In My Mind: Midlife Crisis

Middle-aged males often top mental health statistics. Here, Gen Xers and former comedians Willy de Wit and David Downs tell why their brushes with death and depression gave them something to smile about.

David Downs and Willy De Wit have an unlikely friendship. Meeting decades ago through comedy they became well known in the New Zealand comedy scene through their extensive stand-up shows together. But as many friendships do in life, theirs drifted apart; until, that is, they were reunited through tough times.

And what those tough times produced has been an inspiration, culminating in a comedy show that puts a lighter touch on their experiences.

In 2016, Willy had a stroke, leaving the left side of his body paralysed. A year later, David was diagnosed with non-Hodgkin lymphoma, a type of blood cancer.

Both have fought their own battles but now find comfort in supporting one another.

“For me and Willy” explains David, “it’s a really even deeper friendship because we’re mutually going through some really, really tough times.”


David Downs, and Willy De Wit talking to eachother.
David Downs and Willy De Wit have been best friends for decades.


“I’m a father, a husband, a writer, an actor at times and someone who’s beaten cancer.”

The Downs’ connected with a US cancer researcher who linked them up to Harvard University researchers. David went on a clinical trial the next week in Boston, Massachusetts to try Car T-cell therapy, essentially using the body’s own system to kill the cancer.

Three months later David was declared cured, with a renewed sense of what was important in life; “relationships with people.”

Willy proudly says he is a stroke survivor, “since my stroke three years ago I’ve been doing a lot of rehabilitation and coming through with a bit of light at the end of the tunnel.”

Although life has not been a walk in the park, “I’ve been battling depression off and on for years and when the stroke hit then the depression got really bad. I was stuck in a wheelchair and people thought I’m a freak.”


David and his Daughter walking down the beach.
David had to adjust to his new lifestyle after a stroke.


But helping Willy through the tough times has been rehab in itself for David,  “I often think about relationships as a see-saw,” he says, “if one persons’ down on one end you kind of hope the other person is up and they can help you up.”

This is where the unique relationship between David and Willy comes in. They planned their comedy show ‘For a Limited Time’; which allowed the cathartic process of laughing at their own, and each other’s misfortune.

“We hadn’t seen each other in 10 years,” explains David, and I heard he was going through some stuff with his stroke and depression. At the same time I was going through my cancer treatment, it took months for him to pick up the phone and get back to me.”

Once they were close they agreed; “If we survive this we are going to do a show.”


David and Willy on stage performing.
David and Willy promised eachother if they recovered they would perform a show together.


Amongst their planning they rib each other, “I think you blame a lot on the stroke whereas it’s just old age” cracks David.

For Willy, his depression hit after wrapping-up 20 years with a successful comedy show, “I shut myself off from everybody calling, calling and then they stopped calling because I wasn’t picking up. Depression took control.”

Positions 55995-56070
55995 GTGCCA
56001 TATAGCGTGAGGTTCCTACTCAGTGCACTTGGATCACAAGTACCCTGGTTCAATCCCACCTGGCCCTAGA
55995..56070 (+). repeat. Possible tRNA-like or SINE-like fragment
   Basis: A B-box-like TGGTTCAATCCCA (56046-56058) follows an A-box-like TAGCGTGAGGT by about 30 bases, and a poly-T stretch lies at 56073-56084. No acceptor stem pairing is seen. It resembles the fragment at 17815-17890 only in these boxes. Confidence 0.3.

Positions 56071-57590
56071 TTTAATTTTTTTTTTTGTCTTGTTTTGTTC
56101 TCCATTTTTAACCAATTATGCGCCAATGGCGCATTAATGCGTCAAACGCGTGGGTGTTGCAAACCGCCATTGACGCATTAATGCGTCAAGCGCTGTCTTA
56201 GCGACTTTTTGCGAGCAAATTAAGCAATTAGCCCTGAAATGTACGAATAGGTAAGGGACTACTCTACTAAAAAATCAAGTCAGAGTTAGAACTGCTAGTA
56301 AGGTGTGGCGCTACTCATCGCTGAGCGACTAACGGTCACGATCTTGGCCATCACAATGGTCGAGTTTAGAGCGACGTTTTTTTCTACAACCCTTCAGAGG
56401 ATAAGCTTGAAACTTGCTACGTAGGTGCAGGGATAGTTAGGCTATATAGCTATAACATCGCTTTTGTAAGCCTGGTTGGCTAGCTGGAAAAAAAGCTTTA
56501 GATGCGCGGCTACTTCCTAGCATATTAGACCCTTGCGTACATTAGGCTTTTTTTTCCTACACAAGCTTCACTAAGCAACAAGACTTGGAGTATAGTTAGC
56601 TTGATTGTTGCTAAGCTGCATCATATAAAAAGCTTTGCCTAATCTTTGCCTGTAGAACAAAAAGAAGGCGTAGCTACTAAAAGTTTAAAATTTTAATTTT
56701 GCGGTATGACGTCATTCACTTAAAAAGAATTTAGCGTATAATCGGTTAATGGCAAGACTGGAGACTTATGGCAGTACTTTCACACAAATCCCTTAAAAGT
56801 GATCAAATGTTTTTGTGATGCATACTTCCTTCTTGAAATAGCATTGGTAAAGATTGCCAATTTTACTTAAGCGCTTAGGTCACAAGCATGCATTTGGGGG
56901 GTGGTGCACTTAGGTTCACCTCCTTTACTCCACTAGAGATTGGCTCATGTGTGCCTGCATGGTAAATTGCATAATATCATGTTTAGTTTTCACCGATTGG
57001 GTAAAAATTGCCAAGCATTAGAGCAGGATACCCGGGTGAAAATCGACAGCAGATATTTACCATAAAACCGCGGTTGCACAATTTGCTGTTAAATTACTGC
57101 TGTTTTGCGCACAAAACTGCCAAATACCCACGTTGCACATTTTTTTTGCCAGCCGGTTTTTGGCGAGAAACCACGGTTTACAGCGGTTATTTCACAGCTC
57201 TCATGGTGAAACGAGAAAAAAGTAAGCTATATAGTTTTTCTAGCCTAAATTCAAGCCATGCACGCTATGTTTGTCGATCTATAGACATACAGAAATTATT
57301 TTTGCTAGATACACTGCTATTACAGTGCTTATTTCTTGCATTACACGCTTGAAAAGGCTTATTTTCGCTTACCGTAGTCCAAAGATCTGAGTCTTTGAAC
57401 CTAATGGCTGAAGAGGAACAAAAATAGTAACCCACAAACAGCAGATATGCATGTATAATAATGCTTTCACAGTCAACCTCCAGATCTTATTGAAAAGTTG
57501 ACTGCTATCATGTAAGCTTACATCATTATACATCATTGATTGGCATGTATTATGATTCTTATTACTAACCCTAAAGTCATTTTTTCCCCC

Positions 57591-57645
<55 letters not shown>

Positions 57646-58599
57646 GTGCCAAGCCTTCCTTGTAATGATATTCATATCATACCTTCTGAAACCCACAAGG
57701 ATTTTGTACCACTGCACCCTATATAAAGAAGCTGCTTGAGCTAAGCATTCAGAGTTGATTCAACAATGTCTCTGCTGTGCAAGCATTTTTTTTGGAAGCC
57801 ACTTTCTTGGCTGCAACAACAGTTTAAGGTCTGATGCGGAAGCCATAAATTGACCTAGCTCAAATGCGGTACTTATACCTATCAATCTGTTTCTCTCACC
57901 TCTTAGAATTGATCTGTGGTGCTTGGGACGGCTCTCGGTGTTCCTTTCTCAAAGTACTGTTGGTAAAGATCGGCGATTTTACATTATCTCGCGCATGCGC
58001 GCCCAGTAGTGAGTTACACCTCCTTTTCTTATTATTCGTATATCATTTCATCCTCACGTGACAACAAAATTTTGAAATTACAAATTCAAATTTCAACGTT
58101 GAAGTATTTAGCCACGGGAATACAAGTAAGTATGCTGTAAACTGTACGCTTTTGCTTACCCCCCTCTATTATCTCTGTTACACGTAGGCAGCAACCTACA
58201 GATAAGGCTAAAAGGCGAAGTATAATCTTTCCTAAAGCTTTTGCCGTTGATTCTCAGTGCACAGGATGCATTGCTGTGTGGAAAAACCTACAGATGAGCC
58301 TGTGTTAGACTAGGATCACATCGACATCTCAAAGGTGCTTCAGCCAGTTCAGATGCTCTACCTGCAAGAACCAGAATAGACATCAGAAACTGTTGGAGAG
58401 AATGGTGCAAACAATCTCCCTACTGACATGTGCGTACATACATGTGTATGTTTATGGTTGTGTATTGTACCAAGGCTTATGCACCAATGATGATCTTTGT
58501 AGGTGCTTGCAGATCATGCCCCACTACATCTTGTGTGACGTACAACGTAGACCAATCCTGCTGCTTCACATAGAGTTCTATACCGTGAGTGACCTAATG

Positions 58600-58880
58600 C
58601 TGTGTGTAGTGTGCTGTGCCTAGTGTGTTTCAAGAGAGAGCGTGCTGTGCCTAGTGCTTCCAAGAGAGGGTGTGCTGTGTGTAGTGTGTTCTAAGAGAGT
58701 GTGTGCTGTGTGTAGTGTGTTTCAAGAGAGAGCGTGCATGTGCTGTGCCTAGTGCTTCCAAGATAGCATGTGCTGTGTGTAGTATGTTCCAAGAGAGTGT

“It’s such a hard battle, the demons are there that you possess. Inevitably I sought help about how to counter it, be better than it and overcome it. After 5 years having put myself right came the stroke out of nowhere.”

Then began his slow road to recovery; “I was a very lucky man, I was very close to death. Then I learnt about my disabilities and how affected I was by the stroke, which had taken out my left side, I spoke fluent garble and lost 30 kilograms.”

Throughout his physical journey back to health, he was also battling mentally; “the most poignant thing for me was in this hospital with twelve people who were stroke-based and would come into the same room to eat and there was no communication. I kind of gave up at that stage thinking, is this it?”


David and Willy performing on stage.
David and Willy both supported eachother through their respective illnesses.


Willy spent a year and a half in a wheelchair, “accepting my fate as disabled” and then he found strength in people like David and found hope.

“A year and a half ago wheelchair, a year ago out of wheelchair, eight months ago quad stick walking.”

The live comedy show about their dance with death pokes fun at the close-call they both had; “there’s five of us in the show me and Willy and our friend Emma, Emma’s got brain cancer and then two of our children. It kind of creates this feeling of community but we are certainly not resting on our laurels. It’s quite hard to pull off a show about death in a comedic way.”


"It’s quite hard to pull off a show about death in a comedic way.”


This experience gets Willy back into the comedy scene with people he knows, doing what he loves despite the fear.

His experience of live comedy again is positive; “to do it now with my limitations as they are and my disabilities is even more edifying and rewarding because it’s a challenge that I’ve overcome.”

For David, the journey and their friendship is a pure example of the importance of relationships; “your ability to go through something is in large part related to how many friends and family and how much support you get. Always make sure you are cultivating friendships because those are the things that will actually get you through the tough times.”


David Downs has released a book about his journey to getting CAR-T cell therapy with all proceeds going to further CAR-T cell research.

“I was laughing to the point of tears at his antics.” — Phil Keoghan, The Amazing Race

Get 'A Mild Touch of the Cancer' the book, ebook or audiobook from